A security study commissioned by CDW Canada found that cybercrime is a growth industry. Already worth an estimated $8 trillion worldwide, by 2025 cybercrime is projected to be worth $10 trillion. It is not surprising, then, that the study also found 90% of Canadian organizations experienced a cyber-attack in 2022.
As cyber attackers become more sophisticated, with attacks emerging more frequently, and with technological advances and remote work expanding vulnerabilities, the study found that loss of data, lockouts, and service disruptions are major concerns for Canadian businesses.
The study recognized that “cyber resilience”—the ability to minimize damage and recover from attacks through breach response and mitigation—is becoming critical to security planning, as the idea of preventing all cyber-attacks may no longer be possible. CDW recommends that security professionals leverage machine learning, automation, and analytics tools to keep pace with attackers and move at the speed of machines, not of humans.1
With that need in mind, in March, Microsoft announced Microsoft Security Copilot, an AI-powered chatbot designed to assist cybersecurity professionals in understanding and resolving critical security issues. The chatbot draws on GPT-4, the latest large language model from OpenAI, combined with a security-specific model built by Microsoft. Microsoft engineers tested the chatbot internally and showed promising results in processing alerts and providing relevant insights quickly.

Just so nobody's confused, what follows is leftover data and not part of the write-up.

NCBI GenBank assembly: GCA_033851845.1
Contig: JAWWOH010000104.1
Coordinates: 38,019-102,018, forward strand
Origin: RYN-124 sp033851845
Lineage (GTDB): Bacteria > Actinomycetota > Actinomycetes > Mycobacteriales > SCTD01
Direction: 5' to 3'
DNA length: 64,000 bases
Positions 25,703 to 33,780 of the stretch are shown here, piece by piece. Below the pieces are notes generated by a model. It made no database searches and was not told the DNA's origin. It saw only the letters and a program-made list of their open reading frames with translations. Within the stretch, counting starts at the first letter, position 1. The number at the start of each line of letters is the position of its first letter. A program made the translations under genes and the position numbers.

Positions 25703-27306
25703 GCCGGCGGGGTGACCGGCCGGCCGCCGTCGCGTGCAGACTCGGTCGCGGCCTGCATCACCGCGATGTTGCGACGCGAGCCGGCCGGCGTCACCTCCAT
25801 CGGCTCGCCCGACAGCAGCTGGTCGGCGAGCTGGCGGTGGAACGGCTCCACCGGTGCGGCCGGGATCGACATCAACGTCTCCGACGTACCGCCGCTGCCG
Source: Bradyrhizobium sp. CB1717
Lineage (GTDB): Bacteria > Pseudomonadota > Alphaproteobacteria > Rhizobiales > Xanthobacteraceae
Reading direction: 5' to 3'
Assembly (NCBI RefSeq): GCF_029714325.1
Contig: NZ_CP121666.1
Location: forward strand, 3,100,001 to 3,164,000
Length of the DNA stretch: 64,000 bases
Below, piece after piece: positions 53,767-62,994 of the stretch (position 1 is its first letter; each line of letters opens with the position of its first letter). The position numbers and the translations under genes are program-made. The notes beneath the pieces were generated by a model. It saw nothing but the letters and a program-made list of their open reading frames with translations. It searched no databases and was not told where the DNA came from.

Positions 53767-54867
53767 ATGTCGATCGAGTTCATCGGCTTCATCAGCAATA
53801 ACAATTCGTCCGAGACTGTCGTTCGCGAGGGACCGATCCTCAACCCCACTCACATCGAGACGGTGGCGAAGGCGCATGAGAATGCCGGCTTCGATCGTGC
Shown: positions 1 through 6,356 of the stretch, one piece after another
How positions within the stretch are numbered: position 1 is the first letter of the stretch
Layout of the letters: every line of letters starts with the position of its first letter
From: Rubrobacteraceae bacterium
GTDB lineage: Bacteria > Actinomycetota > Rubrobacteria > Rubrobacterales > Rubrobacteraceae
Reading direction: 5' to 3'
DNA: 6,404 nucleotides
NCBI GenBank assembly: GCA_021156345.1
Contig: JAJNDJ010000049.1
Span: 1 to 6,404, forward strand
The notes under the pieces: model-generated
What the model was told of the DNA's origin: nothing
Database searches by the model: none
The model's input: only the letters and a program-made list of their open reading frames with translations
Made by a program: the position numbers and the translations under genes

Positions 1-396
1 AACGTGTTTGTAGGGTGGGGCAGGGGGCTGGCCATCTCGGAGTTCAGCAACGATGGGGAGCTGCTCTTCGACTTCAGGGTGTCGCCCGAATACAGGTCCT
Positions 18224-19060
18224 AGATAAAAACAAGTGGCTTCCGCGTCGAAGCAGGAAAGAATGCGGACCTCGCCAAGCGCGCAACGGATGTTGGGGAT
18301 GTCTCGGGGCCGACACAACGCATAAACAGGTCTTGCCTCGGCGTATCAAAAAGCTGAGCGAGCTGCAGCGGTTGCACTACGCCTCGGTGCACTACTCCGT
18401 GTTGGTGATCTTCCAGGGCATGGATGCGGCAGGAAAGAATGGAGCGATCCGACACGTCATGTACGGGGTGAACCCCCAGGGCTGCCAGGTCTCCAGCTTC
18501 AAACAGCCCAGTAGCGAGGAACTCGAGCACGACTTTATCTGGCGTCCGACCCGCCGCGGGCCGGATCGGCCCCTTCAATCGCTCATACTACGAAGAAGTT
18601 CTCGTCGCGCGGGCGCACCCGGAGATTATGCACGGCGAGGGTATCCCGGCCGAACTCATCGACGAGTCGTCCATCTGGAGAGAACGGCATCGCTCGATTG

Security Copilot will work with Microsoft security products such as Sentinel and may add support for third-party tools based on user feedback. As Microsoft is a first mover in this space, if they were to require customers to use Sentinel or other Microsoft products in order to use Security Copilot it could influence purchasing decisions in favour of Security Copilot, even if other companies develop their own AI cybersecurity chatbots.2
Updates on Select Cybersecurity Companies
Okta posted better-than-expected results for Q4 and annual results for the fiscal year ended January 31, 2023. In Q4, the independent identity provider increased total revenue by 33% year-over-year and subscription revenue by 34%. For the year, Okta saw 43% YoY growth in total revenue (to $1.86 billion) and subscription revenue up 44% YoY (to $1.79 billion).3
This news comes as the company also announced in March that Okta for Government High—a secure identity solution built for U.S. federal agencies—earned its U.S. Federal Risk and Authorization Management Program (FedRAMP) High Authorization. With FedRAMP accreditation, Okta can now provide a greater number of federal agencies with the highest security and privacy protection for sensitive identities, resources, and information.4
CrowdStrike Holdings Inc.
CrowdStrike Holdings Inc. beat projections to deliver a 48% sales gain (to $637.4 million) in Q4 and announced annual recurring revenue of $2.56 billion and new annual recurring revenue of $221.7 million, which also bested estimates.5